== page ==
Chris Bonington's Everest
From the Back Cover
Mount Everest, the world's highest mountain peak, has a magnificence, a compulsive attraction that has lured so many climbers over the years. One such was Chris Bonington, Britain's best-known climber. He first accepted the challenge of Everest in the early 1970s and has since made no less than four expeditions to its different faces.
His first, unsuccessful, attempt was on the formidable South West Face that had repulsed so many expeditions. But in 1975 he returned to lead a successful ascent of this face, which put the first Britons on the summit.
In 1982 he went back with a pared-down team for an attempt on Everest's North East Ridge. Tragically, Peter Boardman and Joe Tasker were killed, and the expedition abandoned. Following this, Bonington vowed he was finished with Everest, but in 1985 the lure became too strong to resist and he joined a Norwegian expedition to tackle the South East Ridge route. At 50 Bonington recognized that this was probably the last opportunity for him to achieve for himself something he had helped others to reach the chance to stand on the world's highest point. This time he went to the summit.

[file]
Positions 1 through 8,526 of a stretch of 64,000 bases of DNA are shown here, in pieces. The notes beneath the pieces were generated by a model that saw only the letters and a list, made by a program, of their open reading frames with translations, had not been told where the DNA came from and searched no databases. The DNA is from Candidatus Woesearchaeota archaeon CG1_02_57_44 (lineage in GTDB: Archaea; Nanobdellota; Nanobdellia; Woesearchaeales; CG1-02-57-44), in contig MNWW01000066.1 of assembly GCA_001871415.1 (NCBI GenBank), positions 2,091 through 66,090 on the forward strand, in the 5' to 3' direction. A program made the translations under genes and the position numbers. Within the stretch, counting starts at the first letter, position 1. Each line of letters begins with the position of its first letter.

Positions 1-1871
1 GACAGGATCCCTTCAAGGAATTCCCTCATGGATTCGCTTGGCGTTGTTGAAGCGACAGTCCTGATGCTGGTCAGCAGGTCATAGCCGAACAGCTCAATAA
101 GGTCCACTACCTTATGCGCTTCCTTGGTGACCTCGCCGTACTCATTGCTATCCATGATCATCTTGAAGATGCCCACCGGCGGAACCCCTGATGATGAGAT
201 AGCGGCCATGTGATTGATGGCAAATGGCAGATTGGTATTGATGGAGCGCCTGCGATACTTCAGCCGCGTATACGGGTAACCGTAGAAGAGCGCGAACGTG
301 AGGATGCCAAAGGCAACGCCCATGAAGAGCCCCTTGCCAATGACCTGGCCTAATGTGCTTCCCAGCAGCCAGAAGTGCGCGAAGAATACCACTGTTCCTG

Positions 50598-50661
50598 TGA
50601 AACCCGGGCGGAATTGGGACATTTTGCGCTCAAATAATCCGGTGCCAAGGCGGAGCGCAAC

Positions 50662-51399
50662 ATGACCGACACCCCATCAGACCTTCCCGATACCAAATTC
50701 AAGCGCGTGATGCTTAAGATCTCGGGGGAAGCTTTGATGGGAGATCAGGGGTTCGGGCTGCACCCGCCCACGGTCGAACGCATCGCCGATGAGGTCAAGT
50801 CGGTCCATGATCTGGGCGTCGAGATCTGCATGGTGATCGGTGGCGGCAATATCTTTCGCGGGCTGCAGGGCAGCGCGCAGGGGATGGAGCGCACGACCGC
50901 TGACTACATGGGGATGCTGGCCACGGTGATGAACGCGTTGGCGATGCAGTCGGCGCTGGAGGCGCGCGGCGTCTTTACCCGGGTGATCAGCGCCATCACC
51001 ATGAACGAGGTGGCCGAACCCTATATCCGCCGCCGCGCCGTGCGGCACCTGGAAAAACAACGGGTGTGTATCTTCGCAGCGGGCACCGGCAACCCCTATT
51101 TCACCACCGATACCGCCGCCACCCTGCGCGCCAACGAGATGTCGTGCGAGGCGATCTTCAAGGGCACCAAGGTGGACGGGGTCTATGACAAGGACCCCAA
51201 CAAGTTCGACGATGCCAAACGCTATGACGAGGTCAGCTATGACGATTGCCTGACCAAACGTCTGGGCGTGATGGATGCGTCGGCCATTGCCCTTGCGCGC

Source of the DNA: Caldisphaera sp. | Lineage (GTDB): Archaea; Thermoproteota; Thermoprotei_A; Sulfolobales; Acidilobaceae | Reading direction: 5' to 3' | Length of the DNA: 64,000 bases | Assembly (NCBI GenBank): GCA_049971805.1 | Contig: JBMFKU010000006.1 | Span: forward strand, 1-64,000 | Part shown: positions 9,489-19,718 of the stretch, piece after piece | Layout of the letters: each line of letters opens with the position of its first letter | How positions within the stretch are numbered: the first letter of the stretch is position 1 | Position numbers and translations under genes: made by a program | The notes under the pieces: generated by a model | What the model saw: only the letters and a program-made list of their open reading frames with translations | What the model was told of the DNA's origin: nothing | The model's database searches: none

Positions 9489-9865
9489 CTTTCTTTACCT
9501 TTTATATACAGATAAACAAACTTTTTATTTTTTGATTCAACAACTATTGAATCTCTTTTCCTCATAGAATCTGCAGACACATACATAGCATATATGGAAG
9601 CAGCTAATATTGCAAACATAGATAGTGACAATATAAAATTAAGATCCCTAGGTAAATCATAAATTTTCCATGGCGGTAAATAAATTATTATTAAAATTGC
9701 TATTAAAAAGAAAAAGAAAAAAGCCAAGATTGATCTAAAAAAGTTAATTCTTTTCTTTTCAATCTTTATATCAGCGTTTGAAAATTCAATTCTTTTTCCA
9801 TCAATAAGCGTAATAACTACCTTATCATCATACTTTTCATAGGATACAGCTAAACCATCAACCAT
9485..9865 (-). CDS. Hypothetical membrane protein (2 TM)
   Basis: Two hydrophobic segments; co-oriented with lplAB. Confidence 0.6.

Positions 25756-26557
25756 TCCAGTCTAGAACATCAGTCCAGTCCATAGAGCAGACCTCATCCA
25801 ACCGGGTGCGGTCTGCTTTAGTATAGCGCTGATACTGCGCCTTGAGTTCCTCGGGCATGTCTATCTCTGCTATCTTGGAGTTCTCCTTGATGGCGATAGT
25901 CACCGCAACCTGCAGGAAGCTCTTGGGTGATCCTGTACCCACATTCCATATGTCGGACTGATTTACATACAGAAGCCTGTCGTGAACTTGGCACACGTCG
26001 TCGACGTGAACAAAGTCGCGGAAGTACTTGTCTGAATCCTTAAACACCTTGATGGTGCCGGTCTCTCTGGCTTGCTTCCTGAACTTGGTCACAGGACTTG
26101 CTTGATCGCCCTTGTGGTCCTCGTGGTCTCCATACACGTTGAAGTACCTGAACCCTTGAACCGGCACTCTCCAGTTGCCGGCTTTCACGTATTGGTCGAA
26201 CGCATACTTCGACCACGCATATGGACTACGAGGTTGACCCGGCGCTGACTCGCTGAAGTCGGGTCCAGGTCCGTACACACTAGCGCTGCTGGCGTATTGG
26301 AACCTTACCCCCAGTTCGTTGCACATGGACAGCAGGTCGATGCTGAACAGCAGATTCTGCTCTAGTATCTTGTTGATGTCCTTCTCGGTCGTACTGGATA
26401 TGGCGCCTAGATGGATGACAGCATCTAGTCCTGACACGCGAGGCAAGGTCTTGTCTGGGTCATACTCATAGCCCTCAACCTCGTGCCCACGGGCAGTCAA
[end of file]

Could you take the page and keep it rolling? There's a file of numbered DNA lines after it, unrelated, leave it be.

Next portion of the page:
Bonington's original accounts of his four Everest expeditions appeared in his books:
Everest South West Face (1973),
Everest the Hard Way (1976),
Everest the Unclimbed Ridge (1983, written with Charles Clarke)
The Everest Years (1986).
To mark the 50th anniversary of the first ascent of Everest, he has drawn upon these volumes and the diaries of the time to write and reflect on the changes that have come to the mountain area he loves and the developments that have transformed the horizons of Himalayan climbing. The result is an absorbing first-hand account of one man's fascination with a mountain, illustrated by some of the most remarkable photographs taken during the expeditions, which give a real sense of the variety, beauty and majesty of Everest. This very personal book is also an overview of the evolution of Himalayan climbing during the last 50 years by one of its most acclaimed exponents.